We should keep the first-past-the-post system. However, while the 650 first places (or 600 as they will become with the planned electoral boundary changes) should continue to be the means by which Members of Parliament are selected, we should take into consideration all those who came second. Second-placed parties in each constituency, if they reached a sufficiently high enough figure – say two-thirds of the the number of votes cast for the winner – should be eligible for election to the second chamber, currently the House of Lords. Obviously this should not be a mechanism for creating a lot of unwanted peers, so the second chamber would need renaming. There should probably have to be a fixed number of them, let’s say 200, so that having come second and with over two-thirds the number of votes of the winner wouldn’t automatically qualify you for the second chamber – the actual number of votes you received would then come into play, as you would need to be among the top two hundred of second votes cast (obviously this would only work with the more balanced number of voters per constituency that the boundary changes aim to deliver). The remainder of what was formerly called the House of Lords (which does not have a fixed membership and currently has 779 members) would be made up of peers nominated by the various parties, as happens now. Hereditary peers and bishops should, of course, be got rid off as soon as would be humanely possible.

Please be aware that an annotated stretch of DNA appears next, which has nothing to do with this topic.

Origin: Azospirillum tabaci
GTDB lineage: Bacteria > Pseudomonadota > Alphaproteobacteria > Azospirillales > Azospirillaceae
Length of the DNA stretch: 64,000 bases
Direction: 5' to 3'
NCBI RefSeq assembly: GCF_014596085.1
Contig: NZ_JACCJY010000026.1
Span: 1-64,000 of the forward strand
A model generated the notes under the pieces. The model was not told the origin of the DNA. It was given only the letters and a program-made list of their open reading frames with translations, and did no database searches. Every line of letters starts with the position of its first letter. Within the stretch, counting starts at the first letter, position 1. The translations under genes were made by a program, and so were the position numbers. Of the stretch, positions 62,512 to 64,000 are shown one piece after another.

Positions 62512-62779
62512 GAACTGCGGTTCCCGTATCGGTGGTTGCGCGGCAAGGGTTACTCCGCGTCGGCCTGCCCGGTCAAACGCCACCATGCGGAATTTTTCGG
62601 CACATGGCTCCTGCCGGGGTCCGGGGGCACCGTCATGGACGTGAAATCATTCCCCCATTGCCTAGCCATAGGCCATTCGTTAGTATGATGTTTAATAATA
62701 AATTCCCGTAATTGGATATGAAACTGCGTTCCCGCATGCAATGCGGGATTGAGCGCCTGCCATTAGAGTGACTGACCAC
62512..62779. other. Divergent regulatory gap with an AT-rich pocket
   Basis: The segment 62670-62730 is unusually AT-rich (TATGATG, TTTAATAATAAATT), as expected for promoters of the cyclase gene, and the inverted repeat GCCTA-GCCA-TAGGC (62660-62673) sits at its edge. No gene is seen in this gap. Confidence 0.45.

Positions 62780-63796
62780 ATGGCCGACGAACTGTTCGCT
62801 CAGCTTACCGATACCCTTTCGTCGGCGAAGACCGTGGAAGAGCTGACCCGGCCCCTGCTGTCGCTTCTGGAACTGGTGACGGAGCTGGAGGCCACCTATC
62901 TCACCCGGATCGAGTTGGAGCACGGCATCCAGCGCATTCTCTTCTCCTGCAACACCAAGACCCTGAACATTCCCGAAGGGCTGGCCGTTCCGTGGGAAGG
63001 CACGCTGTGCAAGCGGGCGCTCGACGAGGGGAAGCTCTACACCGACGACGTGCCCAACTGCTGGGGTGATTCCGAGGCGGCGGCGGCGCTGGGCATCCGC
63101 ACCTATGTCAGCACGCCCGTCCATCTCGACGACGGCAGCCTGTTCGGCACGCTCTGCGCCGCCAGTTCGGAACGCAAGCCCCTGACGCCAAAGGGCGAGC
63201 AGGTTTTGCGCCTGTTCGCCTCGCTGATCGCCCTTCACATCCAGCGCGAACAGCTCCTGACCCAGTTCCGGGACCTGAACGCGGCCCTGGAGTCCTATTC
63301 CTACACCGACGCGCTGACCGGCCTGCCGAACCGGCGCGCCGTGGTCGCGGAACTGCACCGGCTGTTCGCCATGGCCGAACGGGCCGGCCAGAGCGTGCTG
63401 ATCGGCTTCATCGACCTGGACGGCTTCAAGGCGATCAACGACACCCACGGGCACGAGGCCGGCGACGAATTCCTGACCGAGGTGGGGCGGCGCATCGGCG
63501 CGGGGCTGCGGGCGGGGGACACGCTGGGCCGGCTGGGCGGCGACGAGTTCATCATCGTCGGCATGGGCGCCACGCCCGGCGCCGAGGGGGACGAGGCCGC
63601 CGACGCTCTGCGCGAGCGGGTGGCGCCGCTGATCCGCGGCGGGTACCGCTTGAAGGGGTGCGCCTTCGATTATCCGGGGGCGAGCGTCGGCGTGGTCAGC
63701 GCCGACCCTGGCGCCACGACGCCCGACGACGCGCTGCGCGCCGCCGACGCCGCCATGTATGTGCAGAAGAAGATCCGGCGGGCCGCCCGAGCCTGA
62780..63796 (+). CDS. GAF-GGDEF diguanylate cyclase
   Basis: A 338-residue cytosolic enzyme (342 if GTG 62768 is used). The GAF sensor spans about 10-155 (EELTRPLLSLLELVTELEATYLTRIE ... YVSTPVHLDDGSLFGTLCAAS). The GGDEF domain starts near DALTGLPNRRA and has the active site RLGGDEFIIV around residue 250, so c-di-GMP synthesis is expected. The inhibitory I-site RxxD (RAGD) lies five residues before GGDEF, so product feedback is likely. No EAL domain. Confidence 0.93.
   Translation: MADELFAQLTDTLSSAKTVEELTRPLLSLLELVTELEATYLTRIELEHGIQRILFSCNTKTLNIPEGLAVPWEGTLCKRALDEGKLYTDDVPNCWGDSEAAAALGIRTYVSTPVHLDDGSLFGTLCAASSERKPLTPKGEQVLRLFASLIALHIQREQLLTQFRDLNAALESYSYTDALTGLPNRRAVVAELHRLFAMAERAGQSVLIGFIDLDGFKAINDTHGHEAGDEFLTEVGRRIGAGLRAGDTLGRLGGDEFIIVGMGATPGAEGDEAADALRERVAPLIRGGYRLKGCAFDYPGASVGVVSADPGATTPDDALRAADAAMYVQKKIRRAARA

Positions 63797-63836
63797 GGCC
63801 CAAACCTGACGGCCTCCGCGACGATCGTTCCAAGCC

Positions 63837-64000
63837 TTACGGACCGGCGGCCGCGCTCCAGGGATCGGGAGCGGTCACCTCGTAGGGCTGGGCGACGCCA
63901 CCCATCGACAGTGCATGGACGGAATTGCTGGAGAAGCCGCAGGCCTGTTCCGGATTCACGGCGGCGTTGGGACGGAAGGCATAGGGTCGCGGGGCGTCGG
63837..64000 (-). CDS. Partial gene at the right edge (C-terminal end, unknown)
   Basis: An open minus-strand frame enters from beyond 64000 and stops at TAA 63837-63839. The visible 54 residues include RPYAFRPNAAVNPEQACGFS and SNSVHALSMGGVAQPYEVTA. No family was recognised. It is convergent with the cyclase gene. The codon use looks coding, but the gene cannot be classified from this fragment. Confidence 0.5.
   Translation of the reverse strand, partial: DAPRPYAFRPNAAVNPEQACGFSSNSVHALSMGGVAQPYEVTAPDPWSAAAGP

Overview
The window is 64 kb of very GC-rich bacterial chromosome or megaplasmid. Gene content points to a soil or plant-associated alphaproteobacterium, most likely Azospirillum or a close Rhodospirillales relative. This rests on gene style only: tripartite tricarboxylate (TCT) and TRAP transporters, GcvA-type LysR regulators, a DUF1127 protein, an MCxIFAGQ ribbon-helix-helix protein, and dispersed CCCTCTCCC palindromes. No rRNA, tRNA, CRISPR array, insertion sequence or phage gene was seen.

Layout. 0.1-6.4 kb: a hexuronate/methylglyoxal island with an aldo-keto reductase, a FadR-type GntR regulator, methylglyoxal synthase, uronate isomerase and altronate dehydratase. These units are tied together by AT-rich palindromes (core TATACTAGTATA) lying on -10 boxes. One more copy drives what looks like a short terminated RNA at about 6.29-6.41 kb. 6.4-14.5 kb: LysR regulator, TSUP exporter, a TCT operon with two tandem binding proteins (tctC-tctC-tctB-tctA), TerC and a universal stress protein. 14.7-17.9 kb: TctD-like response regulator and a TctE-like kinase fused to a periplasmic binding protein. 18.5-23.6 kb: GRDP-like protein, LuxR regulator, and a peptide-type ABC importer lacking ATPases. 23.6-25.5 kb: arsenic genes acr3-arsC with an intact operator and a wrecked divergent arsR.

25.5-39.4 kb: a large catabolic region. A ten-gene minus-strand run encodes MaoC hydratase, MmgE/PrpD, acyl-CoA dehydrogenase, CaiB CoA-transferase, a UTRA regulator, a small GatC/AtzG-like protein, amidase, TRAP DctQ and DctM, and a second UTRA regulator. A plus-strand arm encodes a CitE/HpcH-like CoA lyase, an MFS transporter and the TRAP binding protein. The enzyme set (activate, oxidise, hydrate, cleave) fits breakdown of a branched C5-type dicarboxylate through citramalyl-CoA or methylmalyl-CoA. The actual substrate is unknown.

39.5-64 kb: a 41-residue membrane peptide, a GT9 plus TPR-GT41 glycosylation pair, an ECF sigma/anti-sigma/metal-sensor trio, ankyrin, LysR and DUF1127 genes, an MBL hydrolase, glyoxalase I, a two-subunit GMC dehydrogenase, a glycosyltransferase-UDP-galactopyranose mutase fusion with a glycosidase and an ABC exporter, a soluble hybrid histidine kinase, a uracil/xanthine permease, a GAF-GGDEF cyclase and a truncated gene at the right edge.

So how did the second votes pan out this time around? The first places went Conservatives 331, Labour 232, SNP 56, Liberal Democrats 8, DUP 8, Others 15. The second place votes were Labour 253, Conservatives 181, UKIP 120, Liberal Democrats 63, Plaid Cymru 6, Greens 4, SNP 3, Others 20. These are figures for all constituencies, of course, and my model would select only the top 200 out of the 630 second votes cast. I don’t have the figures to be able to calculate this, but roughly we can say that it would be 39% seats for Labour, 28% Conservatives, 18% UKIP and 10% Liberal Democrats. The actual second chamber proportions would be determined by the nominated seats, which would be roughly in proportion to the first choice votes in the election.